About a week ago, my grandson wanted to see a jar filled with fossils that I keep on an ancient pie safe in what once served as a breezeway. The deep green Ball canning jar I handed to him is one of a half-dozen I’ve filled with Indian beads and Lake Michigan beach stones, marbles and buckeyes.
Like most people who own a home, I also own a few antique jars, endeared, I suppose, by the countless times I was asked by either of my grandmothers to head to the basement or root cellar to retrieve the tomato juice or peaches or sweet corn they had “put up” in the sweltering heat of their summertime kitchens. Home canning was a serious business in those days, and I was expected to lend a hand in the picking and shucking, but I also reaped considerable benefits, and anticipated the harvesting of what my grandfathers had spent so long in the spring to plant and prune.
Before this story spins off into descriptions of the scent of drying apples and curing dill encountered down those shadowy stairways, the aroma of pies pulled from enameled ovens, the gossipy circles formed by my mom and aunt and grandmother as they dragged heavy lawn chairs under shade trees to snap green beans, I need to concentrate on the jars that were eventually filled; they were — and are — remarkably useful things.
“Canning jars were tremendously significant because they ensured survival,” says jar collector and expert Douglas Leybourne. “In the 19th century, and before, preserving food was a very big challenge, and jars which properly sealed their contents were greatly prized and often used until broken.”
Leybourne’s experience with canning jars began 35 years ago when he attended a farm auction. “There was a big box of dusty, dirty old jars which really intrigued me. I got the box for the tiny sum of $1.50, and had a million dollars worth of fun cleaning them up. From that, I became interested and pursued the hobby further,” the retired financial representative from Muskegon, Michigan, says.
That “hobby” has led him to take off what Alice Creswick began in 1970, and he’s now compiled five editions of, “Red Book: The Collector’s Guide to Old Fruit Jars,” the latest being the 12th. Leybourne has a personal collection of over 2,000 jars, and says, “I stopped counting 30 years ago.”
Today, re-purposed antique jars can demand considerable prices, particularly — but not exclusively — those manufactured by Edmund, Frank, George, Lucius and William Ball, who got started in Buffalo, New York, in 1884. The Ball brothers produced jars more lucratively and abundantly after moving a few years later to Muncie, Indiana, which had a ready supply of natural gas, but it was actually John Landis Mason who first created a boom in home canning when he patented an “improvement in screw-neck bottles” in 1858. His ingenuity made food preservation safer and more practical, and, within 20 years, many manufacturers were cranking out their own brands.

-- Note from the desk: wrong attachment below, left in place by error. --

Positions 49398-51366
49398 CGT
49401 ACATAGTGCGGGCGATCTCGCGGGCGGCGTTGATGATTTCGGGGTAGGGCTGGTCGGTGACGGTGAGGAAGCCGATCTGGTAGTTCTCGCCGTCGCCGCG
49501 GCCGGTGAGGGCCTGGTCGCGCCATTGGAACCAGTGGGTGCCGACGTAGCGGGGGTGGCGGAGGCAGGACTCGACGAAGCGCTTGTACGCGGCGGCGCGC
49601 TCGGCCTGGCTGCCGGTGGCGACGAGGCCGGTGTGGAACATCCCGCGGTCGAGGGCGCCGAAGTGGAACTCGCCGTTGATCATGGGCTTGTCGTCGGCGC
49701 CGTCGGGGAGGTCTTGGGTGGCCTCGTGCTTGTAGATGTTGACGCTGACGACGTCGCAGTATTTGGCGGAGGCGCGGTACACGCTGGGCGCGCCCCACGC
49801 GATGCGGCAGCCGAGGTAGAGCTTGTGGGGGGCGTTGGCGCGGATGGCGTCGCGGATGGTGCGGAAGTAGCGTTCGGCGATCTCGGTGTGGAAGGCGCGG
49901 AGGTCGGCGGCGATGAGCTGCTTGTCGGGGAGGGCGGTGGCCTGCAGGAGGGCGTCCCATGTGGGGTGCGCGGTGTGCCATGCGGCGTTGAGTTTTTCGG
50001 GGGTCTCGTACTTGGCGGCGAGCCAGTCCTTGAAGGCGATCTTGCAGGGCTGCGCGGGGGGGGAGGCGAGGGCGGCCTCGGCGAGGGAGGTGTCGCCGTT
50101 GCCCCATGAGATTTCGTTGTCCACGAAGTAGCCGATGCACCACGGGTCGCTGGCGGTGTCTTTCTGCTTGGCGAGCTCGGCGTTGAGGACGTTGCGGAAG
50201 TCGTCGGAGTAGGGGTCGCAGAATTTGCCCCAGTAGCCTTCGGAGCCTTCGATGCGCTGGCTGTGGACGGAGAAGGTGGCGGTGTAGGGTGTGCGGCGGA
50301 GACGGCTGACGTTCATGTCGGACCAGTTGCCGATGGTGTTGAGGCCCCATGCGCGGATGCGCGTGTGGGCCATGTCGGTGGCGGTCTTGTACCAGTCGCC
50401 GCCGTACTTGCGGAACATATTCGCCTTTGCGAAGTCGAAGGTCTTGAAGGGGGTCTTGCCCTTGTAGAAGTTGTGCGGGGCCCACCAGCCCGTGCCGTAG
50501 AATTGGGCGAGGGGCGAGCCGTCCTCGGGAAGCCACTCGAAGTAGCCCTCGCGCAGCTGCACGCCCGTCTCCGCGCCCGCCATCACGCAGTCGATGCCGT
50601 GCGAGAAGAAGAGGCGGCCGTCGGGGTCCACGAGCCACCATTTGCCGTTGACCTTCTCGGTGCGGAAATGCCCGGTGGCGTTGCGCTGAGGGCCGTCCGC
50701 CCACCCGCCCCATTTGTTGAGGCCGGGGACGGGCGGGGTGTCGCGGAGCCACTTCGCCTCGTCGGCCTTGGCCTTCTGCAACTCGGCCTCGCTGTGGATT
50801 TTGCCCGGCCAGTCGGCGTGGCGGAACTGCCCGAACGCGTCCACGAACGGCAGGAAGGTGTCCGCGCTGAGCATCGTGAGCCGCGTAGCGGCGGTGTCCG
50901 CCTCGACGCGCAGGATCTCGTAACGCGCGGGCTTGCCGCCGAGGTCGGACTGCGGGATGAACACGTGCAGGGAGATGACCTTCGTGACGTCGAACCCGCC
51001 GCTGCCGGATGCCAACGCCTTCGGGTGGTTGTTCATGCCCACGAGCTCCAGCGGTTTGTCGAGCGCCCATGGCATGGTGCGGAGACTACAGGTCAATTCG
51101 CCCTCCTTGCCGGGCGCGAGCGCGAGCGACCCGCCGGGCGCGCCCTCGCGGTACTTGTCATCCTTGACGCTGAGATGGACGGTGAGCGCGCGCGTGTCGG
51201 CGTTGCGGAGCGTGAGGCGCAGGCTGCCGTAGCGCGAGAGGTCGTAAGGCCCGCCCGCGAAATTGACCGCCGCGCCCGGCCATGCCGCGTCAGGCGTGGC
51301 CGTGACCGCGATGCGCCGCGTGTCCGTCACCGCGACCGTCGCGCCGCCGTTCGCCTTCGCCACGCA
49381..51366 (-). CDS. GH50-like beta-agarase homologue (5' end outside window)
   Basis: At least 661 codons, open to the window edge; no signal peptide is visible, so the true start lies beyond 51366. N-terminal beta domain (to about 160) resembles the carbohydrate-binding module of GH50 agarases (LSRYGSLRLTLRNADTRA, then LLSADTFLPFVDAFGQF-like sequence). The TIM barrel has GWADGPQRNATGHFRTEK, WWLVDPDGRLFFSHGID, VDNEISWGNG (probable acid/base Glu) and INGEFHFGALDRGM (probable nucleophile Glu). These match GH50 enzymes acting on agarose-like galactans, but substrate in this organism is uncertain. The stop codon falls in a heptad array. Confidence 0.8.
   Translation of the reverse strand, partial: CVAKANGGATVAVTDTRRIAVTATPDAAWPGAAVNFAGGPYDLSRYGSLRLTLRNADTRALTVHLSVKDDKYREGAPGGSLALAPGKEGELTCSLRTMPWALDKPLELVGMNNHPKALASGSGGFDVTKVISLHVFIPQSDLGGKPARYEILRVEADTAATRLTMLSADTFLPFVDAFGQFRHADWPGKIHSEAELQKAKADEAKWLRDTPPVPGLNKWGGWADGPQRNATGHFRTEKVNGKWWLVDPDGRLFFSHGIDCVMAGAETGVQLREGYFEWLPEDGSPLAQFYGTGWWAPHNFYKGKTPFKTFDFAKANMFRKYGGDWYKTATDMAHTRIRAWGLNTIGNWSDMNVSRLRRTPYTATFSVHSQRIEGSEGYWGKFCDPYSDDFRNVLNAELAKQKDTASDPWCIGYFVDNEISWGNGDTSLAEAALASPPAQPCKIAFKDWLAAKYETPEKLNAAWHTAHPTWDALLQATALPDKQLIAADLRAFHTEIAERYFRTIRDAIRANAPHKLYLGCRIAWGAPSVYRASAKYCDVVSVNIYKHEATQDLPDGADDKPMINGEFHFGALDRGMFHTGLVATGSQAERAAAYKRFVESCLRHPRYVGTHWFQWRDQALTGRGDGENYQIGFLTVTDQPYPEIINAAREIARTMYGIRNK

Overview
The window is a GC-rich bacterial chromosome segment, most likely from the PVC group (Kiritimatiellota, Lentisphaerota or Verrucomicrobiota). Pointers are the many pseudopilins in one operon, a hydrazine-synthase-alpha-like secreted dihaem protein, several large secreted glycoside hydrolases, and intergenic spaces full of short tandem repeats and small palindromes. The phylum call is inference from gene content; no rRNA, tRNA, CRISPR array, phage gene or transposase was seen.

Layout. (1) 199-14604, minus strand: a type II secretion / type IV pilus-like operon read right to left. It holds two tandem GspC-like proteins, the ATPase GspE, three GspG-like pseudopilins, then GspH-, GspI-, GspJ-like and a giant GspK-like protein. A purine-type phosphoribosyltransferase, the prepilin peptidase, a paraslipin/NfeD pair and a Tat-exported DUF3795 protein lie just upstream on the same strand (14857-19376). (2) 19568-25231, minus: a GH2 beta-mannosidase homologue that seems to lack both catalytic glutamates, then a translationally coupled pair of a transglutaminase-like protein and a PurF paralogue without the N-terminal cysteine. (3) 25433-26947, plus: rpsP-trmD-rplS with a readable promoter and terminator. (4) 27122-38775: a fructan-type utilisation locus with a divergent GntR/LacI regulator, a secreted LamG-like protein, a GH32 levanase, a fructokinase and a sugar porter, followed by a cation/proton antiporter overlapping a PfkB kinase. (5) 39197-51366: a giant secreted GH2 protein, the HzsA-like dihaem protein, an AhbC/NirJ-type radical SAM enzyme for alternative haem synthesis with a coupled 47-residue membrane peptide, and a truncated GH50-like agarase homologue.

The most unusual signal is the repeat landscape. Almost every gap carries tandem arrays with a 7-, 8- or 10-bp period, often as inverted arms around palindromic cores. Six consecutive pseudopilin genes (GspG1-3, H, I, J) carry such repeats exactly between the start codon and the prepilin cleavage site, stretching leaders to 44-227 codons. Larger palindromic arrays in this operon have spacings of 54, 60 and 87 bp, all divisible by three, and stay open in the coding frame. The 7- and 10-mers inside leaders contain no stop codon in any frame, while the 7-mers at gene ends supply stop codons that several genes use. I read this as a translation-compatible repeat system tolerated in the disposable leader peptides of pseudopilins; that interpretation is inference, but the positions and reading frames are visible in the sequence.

Despite considerable competition, Ball became the driving force in canning jars, buying out many of its early rivals — including Terre Haute’s Root Glass Company in 1907; Ball eventually produced billions of jars over 80 years.
“Root made jars and other bottle types, and was quite prolific. Some of the most collectible Ball jars are the ones made from Root molds that were obtained in the purchase and altered to read ‘Ball,’ also a four-letter word. Root made a lot of green-yellow jars because of the materials they used,” Leybourne says.
Of course, Ball’s familiar aqua-colored jars may be the most collected, but Leybourne adds, “…green, amber and true blue-colored jars are most likely better. There are exceptions to this also. Colors range the entire spectrum from clear to black olive and opaque.”
Canning jars, of course, are still being made (most prolifically by Jarden Home Brands in Daleville, Indiana), and it isn’t unusual to still see names from bygone days, including Atlas, Kerr, Lamb, Jeannette, Hollieanna and Anchor-Hocking, among others — still pressed into service; most used universal lids and seals.
Collectors also snatch up canning jars that may have value, but, “determining age can be tricky,” Leybourne says. “From about 1900 to the present, jars were made on glass-blowing machines. This resulted in the lip of the jars to be smooth. Prior to that, they were hand blown and the opening was ground to resemble fine sandpaper or an emery board to the touch. There are exceptions, but that is the general rule… Size can be important too. Little half-pints are sought after, and the gallon jars — or larger — are normally very rare, with exceptions. No one specific jar is the rarest.”
So just how much money might be sitting in your basement covered in dust or filled with spiders? Leybourne says that a good number of jars exceed $1,000 in value, and a few exceed $10,000. “The so-called ‘holy grail,’ and subject to much debate, are the ‘Cobalt Milville Atmospheric Fruit Jar,’ the ‘Amber Van Vliet Jar of 1881,’ and the ‘Amber Lafayette,’ with a profile of Lafayette [the Revolutionary War hero] on it,” he says.
Today, the jars — or knock-offs of them — are used for everything from cocktail shakers, tea glasses and candle holders to simple window sill light catchers. They conveniently hold — whether one has the original zinc-plated and milk glass-lined caps or not — virtually anything, from nuts and bolts and screws to pencils, soap, candy and cooking spices. And, of course, there are still those hardy gardeners who preserve their own rhubarb, cucumbers and onions…
Although I have a few jars that might bring upward of $10 or so, I plan to hang on to them, and if I’m lucky will fill even more with the talismans of hundreds of hours of rock picking, shell collecting and fossil hunting. But seeing canning jars, just about more than anything else, reminds me of the rattle of a pressure cooker, the pop of a jar seal, a homemade gingham apron, and the sweetness of bread and butter pickles.